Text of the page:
HIST 194-02 Intro to Latin America and the Caribbean MWF 01:10 pm-02:10 pm MAIN 001 Sharilyn Geistfeld
This course offers a general survey of Latin America and the Caribbean from the colonial period to the contemporary era. We will use a multimedia, interdisciplinary approach to focus on legacies of European colonialism, dictatorships, democratization and contemporary social movements that are critical to understanding the emergence and diversity of the people and nations of Latin America and the Caribbean. This course introduces you to interpretations in historical literature, different traditions of theory, and case studies to provide you with tools to better understand and evaluate sources about present day Latin America and the Caribbean.
HIST 194-03 American Violence 2: A Cultural History of Warfare from the Early Republic to the Civil War TR 01:00 pm-02:30 pm THEATR 204 Andrea Cremer
*Cross-listed with AMST 194-04.*
What does it mean to study war? Is the history of warfare a history of generals, strategy, and developments in military technology? Or perhaps it is the story of the common solider; that of first aid workers, nurses, and doctors; or that of populations who conquer or are conquered? This course will interrogate the way scholars study large-scale violence (a broad definition of war) between human communities. Throughout class discussions we will consider the ways in which warfare has been recorded and analyzed in the early Republic, antebellum and Civil War eras. While major political conflicts including the War of 1812, the Mexican-American War, and Civil War will be discussed, the class will also engage the meanings of violence through an investigation of intra and intercultural violence diverse American populations. The chronological focus of the course, circ. 1800-1865, permits our examination of the idea of American exceptionalism. Is there a specific form or pattern of violence or warfare that can be called 'American'? If so, does this type of violence remain present in our contemporary society? What relationship does violence have with an American identity?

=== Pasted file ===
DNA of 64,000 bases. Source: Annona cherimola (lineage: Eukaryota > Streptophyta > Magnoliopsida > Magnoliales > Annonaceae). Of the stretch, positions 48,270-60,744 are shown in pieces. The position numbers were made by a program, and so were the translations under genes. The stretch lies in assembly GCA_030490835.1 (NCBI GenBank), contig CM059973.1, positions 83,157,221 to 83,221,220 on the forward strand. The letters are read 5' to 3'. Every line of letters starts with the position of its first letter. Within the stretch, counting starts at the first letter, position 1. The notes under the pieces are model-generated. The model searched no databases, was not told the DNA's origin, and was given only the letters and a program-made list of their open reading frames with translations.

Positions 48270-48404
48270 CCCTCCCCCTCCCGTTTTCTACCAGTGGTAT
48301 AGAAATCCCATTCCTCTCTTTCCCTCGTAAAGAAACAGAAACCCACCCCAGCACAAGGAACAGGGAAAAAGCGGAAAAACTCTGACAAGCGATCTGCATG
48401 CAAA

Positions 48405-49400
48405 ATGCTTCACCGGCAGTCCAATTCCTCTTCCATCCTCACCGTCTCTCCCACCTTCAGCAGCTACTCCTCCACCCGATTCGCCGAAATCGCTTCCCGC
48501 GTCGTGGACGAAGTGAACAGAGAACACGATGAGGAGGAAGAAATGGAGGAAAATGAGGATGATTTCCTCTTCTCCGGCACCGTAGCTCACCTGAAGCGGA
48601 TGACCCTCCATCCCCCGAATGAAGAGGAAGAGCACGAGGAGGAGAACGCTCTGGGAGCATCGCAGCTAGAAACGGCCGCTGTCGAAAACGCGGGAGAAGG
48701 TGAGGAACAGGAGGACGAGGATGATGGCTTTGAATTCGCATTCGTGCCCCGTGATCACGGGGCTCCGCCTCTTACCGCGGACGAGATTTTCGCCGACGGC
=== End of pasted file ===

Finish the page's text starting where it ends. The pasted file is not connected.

HIST 232-01 Immigration/Ethnicity US Hist TR 01:00 pm-02:30 pm MAIN 011 Peter Rachleff
*Cross-listed with AMST 232-01.*